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What is a Brokerage Company?

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  • Written By: N. Madison
  • Edited By: Jenn Walker
  • Last Modified Date: 05 December 2016
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A brokerage company is a business whose purpose is to act as a liaison between buyers and sellers. Essentially, this company matches people or businesses with products or services to sell with people or businesses who are hoping to buy those things. In exchange for its services, a brokerage company typically receives a commission. The size of the commission usually depends on the item or service for sale and the final price the buyer pays. Even small transactions can add up to significant earnings if numerous sales are completed in a given period.

In some transactions, the seller is responsible for paying a brokerage company its commission. This may be the case when a brokerage helps to sell franchises, for example. In others, the buyer may pay the commission. This may happen with certain types of investment sales. Some transactions result in commissions from both the buyer and the seller, however.

Typically, a brokerage company doesn’t merely match sellers with interested buyers, though this may happen in some cases. Instead, the brokerage company usually handles the transaction, including the processing of any required paperwork and collecting money that is due. This type of company may collect its commission before passing the money along to the seller or after the seller has taken its portion of the transaction money.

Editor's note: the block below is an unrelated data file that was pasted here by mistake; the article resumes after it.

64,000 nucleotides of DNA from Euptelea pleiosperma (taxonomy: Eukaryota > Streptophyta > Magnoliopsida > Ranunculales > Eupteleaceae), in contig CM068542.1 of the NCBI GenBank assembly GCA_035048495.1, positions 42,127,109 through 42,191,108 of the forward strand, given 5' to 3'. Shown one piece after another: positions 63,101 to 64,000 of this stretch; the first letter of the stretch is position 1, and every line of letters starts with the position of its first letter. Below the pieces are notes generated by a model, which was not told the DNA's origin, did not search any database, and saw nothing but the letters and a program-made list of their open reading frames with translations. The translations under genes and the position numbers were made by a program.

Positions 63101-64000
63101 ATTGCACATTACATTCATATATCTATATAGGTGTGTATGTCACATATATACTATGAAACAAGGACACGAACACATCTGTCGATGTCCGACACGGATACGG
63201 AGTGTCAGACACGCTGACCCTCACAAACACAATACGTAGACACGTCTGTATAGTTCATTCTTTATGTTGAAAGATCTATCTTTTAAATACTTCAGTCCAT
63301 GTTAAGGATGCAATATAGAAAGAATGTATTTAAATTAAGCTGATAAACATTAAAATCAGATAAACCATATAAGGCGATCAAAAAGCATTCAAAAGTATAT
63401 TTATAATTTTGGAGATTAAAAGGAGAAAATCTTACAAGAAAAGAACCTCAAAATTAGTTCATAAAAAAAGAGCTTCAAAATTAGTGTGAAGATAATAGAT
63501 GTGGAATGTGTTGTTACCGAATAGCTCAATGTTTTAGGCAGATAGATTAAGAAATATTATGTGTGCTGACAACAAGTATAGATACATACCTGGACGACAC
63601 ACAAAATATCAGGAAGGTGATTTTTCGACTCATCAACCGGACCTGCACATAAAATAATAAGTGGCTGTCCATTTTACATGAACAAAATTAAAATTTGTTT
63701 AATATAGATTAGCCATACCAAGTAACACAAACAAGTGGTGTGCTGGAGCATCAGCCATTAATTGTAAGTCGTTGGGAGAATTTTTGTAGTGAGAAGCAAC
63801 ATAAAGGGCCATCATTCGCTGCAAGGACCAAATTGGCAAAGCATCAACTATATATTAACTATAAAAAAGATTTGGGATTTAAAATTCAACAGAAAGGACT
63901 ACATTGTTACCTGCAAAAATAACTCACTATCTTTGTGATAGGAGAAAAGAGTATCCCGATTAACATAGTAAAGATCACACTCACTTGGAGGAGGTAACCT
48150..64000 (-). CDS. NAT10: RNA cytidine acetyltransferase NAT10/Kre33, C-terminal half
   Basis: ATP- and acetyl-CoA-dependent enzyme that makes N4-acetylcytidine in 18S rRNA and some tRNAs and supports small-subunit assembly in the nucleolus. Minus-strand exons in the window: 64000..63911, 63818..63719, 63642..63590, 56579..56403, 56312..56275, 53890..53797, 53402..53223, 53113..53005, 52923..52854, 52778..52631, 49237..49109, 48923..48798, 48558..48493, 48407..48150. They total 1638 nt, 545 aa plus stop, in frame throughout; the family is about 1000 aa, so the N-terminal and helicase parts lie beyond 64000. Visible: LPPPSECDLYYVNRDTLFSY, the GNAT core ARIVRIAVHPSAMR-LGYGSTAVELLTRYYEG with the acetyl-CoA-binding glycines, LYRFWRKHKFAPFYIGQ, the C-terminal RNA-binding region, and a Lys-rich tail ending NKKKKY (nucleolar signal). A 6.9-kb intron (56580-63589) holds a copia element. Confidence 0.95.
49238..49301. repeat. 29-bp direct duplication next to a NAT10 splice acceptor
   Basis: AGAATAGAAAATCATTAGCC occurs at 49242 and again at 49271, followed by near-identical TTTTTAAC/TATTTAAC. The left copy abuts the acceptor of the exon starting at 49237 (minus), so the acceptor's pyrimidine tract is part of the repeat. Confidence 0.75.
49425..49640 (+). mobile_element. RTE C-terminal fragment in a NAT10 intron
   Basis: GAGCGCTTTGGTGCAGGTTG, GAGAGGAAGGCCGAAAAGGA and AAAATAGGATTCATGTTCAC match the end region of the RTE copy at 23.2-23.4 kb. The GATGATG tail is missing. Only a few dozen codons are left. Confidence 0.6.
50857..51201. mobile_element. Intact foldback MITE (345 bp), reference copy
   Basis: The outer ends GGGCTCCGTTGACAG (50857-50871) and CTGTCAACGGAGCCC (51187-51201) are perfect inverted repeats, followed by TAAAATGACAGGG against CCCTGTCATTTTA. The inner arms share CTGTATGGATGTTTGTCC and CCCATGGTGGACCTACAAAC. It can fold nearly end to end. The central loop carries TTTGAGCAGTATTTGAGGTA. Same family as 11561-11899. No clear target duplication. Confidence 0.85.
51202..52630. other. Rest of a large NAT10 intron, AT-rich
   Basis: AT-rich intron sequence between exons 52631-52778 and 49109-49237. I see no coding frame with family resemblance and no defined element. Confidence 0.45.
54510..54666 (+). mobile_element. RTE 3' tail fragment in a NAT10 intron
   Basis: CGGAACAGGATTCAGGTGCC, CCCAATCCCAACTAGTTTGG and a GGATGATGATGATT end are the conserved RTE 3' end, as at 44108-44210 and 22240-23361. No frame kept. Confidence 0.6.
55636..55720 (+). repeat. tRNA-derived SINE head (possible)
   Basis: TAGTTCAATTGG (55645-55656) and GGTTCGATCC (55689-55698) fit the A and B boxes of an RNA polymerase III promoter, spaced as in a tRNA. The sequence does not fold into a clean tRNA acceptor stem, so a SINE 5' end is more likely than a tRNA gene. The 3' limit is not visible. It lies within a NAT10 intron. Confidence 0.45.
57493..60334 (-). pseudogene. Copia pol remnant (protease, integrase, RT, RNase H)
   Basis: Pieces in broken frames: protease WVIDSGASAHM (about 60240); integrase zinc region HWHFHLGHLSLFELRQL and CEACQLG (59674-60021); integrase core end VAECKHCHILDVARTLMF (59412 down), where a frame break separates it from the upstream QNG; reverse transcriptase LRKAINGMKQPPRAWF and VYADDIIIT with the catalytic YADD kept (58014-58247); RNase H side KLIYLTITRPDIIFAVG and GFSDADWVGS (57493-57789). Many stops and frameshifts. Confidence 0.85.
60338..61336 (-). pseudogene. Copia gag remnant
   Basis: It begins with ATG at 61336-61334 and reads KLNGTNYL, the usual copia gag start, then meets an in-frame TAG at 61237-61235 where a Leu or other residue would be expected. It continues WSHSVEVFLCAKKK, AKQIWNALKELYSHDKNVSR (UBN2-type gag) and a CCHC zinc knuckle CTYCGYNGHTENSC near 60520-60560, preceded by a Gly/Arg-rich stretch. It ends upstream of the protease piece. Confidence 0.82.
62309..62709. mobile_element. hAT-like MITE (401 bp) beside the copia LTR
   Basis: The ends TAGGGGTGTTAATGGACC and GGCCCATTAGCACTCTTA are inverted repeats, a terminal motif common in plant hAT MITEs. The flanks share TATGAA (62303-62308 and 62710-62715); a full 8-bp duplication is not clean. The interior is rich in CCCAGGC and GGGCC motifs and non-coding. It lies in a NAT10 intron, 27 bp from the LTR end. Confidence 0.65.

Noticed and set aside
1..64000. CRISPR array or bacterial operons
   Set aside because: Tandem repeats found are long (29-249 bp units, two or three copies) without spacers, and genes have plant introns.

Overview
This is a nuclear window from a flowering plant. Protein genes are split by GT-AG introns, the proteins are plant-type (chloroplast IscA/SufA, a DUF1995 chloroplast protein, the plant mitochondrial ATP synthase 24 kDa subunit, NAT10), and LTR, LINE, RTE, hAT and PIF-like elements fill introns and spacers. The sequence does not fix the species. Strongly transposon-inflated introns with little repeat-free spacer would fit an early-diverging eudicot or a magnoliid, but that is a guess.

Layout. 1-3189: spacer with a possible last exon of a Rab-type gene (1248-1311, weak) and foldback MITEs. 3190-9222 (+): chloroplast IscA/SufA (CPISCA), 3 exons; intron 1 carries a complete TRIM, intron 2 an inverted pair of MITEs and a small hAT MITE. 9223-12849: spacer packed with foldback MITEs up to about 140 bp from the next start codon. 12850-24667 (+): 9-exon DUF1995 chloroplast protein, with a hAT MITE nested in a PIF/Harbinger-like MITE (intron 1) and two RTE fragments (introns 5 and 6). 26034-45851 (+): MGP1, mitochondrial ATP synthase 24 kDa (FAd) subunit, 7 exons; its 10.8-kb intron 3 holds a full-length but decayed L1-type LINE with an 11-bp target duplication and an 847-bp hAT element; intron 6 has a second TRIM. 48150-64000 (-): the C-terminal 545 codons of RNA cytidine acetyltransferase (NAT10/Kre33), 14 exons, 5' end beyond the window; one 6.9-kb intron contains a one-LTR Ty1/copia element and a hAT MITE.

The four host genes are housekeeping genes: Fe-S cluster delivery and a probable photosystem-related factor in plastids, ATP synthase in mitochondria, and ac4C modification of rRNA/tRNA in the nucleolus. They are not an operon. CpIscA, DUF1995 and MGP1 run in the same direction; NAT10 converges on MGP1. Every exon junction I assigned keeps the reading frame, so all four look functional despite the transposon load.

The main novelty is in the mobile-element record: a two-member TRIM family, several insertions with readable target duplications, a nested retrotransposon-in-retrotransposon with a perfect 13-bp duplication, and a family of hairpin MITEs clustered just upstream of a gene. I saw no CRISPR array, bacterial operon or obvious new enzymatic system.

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Many people are most familiar with the type of brokerage company that facilitates the buying and selling of stocks and other types of investments. These types of companies typically collect their commissions from the people who buy or sell shares. The amount of commissions these companies collect can vary widely, depending on the amount of the sale or purchase and the brokerage itself. For example, traditional brokerage companies tend to offer more investment advice and may even make decisions for the consumer, if given authorization. Commissions tend to be higher in such situations.

Other investment brokerages are often referred to as discount brokerages. They provide less help and advice. In exchange for doing their own research and not requiring advice, consumers typically pay lower commissions. Some discount brokerages may even charge per-transaction fees instead of a percentage-based amount.

Another type of brokerage company is a freight brokerage company. This company does not facilitate investment transactions. Instead, it connects people who have freight to ship with those who provide shipping services. As with other brokerage companies, freight brokers collect commissions for their work.

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